Keeping Costa Rica Green: Community Carbon Trees

If you have experienced a trip to Costa Rica, you already know that feeling. Nature surrounds you and wildlife enamors you, not to mention the exotic plants and flowers, scenic waterfalls, and pristine beaches. Costa Rica feels alive! It’s a feeling that you don’t want to let go of and one that we certainly don’t want to ever lose. Today we are announcing one way that our company, Two Weeks in Costa Rica, is giving back through an initiative with Community Carbon Trees. We’ll also share how you can take part.  

The lush green landscape of Costa Rica

Our Initiative

It has always been our goal to give back to the place we love and now call home. With two little boys born and being raised here, we find it even more important.

We both have environmental backgrounds. Matt has a degree in environmental science and studied biology in college. Jenn studied environmental law and still is a lawyer in the United States. Though our paths have changed since our move to Costa Rica in 2013, we still try to do our part for the environment.  

With a growing website and travel agency, we feel lucky that we can do something to help keep Costa Rica green, thriving, and a special place for generations to come.

Today, we’re happy to announce a small partnership with Community Carbon Trees. We feel this organization is making a positive impact on the environment by planting trees and offsetting carbon. They do so while educating and enabling the local community to grow and maintain the trees. The model of Community Carbon Trees is unique and has proven to be very effective. You can read more about them below.

Costa Rica Tree Planting Program

Doing Our Part

To kick off our campaign, Two Weeks in Costa Rica is making an initial donation of $2,500 to Community Carbon Trees. This amount will help the organization plant and maintain an ecological corridor with about 100 trees. It also will help nurture relationships with local farmers and community groups.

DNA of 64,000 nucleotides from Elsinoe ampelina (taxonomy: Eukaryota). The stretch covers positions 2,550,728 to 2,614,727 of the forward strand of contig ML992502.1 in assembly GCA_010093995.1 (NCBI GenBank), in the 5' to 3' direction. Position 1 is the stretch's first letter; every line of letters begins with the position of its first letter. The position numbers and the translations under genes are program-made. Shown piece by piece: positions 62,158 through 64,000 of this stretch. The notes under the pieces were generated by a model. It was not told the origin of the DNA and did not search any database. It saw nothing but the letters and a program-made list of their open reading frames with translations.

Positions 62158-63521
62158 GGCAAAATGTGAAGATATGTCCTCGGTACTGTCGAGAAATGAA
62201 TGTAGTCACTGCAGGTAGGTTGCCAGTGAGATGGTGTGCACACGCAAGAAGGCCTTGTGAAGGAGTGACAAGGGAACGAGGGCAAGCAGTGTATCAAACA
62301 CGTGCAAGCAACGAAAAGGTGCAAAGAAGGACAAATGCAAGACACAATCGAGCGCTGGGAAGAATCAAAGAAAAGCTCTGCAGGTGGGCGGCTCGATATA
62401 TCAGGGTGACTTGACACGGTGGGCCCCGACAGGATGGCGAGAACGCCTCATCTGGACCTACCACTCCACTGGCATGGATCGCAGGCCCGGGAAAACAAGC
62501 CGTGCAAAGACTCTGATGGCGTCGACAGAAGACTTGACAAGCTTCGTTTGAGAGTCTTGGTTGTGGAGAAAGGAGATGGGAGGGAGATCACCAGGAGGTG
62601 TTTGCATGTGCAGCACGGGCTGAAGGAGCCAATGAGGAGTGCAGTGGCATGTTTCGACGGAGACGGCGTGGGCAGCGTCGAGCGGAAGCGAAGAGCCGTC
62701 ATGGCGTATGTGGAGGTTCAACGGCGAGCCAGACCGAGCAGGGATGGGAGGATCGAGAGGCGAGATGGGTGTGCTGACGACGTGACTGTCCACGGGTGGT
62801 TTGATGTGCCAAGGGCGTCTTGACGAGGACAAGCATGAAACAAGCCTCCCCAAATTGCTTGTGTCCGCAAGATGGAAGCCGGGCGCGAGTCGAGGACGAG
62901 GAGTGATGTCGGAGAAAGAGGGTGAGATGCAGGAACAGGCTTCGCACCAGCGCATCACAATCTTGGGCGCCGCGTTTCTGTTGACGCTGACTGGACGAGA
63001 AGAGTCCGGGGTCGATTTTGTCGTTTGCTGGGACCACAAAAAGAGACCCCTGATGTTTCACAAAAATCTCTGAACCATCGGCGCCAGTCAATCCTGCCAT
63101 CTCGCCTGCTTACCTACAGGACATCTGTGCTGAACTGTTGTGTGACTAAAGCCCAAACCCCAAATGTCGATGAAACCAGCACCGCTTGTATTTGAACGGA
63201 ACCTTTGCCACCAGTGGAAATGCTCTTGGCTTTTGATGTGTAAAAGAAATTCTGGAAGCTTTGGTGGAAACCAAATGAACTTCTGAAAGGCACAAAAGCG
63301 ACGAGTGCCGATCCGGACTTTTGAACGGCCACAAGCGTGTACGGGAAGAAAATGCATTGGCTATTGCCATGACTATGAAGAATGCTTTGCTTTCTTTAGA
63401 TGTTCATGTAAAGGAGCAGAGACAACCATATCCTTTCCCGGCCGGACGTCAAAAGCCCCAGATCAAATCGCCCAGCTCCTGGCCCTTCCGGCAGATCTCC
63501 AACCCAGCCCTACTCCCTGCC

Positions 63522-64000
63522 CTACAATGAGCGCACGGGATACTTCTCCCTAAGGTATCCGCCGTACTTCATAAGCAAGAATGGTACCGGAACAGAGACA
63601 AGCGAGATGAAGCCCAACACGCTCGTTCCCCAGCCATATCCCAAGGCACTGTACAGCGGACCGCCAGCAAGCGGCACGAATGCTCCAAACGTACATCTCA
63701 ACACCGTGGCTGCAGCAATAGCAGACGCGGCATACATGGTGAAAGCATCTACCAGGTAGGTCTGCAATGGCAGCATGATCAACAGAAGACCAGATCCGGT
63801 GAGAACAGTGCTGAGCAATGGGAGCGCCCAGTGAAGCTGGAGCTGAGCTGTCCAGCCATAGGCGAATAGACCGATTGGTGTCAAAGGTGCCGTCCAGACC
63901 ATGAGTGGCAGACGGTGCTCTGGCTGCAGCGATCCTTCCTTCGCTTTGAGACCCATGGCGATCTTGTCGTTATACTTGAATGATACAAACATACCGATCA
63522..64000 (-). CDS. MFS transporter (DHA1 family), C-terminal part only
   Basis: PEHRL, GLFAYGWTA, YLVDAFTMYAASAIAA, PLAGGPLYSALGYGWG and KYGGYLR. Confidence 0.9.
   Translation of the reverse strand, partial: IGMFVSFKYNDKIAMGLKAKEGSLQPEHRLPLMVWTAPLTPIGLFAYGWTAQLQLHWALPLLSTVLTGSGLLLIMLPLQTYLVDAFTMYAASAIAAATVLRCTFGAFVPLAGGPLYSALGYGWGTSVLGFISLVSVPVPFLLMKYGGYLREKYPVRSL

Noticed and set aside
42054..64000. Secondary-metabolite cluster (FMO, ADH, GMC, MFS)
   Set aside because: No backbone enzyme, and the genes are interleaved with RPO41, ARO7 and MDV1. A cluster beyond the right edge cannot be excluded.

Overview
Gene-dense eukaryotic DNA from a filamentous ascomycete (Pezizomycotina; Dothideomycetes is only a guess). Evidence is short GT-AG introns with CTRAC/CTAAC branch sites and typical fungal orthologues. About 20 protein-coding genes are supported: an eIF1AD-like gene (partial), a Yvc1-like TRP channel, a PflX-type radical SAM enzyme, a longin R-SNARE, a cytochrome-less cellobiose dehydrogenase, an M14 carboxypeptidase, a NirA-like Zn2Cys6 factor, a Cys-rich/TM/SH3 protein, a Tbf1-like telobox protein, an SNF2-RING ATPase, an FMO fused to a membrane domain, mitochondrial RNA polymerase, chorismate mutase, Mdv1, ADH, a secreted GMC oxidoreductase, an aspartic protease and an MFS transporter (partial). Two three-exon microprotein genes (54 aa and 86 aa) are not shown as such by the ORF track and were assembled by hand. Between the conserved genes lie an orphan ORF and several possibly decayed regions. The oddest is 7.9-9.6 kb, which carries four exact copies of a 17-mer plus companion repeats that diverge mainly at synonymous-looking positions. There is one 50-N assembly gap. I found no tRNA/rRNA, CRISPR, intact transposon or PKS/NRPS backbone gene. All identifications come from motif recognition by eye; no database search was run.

How You Can Help

We hope our initial donation will make a small impact but are sure that our readers and clients can multiply the efforts.

Each $25 donation plants and cares for one tree until it is mature enough to grow on its own. That means planting, plus paying locals to perform 4-6 years of maintenance. Each tree will offset an impressive one ton of carbon over 25 years.

Here are three ways you can contribute.

1) Plant Trees with Your Shuttle Order – If you book shuttle transfers through our website, you will see the option to add a donation to your order. 100% of those donations will be passed on to Community Carbon Trees (Two Weeks in Costa Rica, Inc. will cover the credit card commissions that are charged).

2) Add Trees When Booking Tours – If you are using our Tour Booking Service, please notify us if you would like to make a donation to Community Carbon Trees. We will add it as a line item on your invoice. Again, 100% of those donations will be passed on to Community Carbon Trees, and we will cover the PayPal commissions that are charged.

3) Donate Directly to Community Carbon Trees – If you are not using any of our website services or just want to donate directly, you can do so through the Community Carbon Trees website. They even have an option for tax deductible donations. If you make a donation, please let us know in the comments below so we know that our outreach is working!

Community Carbon Trees Logo

More About Community Carbon Trees


Plenty of organizations plants trees these days, thousands or even millions of them. But what happens next? Within the first two years, unfortunately, a high percentage of these tiny saplings are suffocated by weeds, killed by drought, or mowed over by machinery. They are planted but not given a chance.  

Community Carbon Trees is different. This non-profit organization enlists local farmers (usually cattle farmers) to plant trees on parts of their vast, grassy properties. A section of land is chosen near an existing patch of jungle or along a stream. This develops wildlife corridors that allow animals to safely move from one area to another. It also creates natural buffer zones between farming and development, and the rainforest.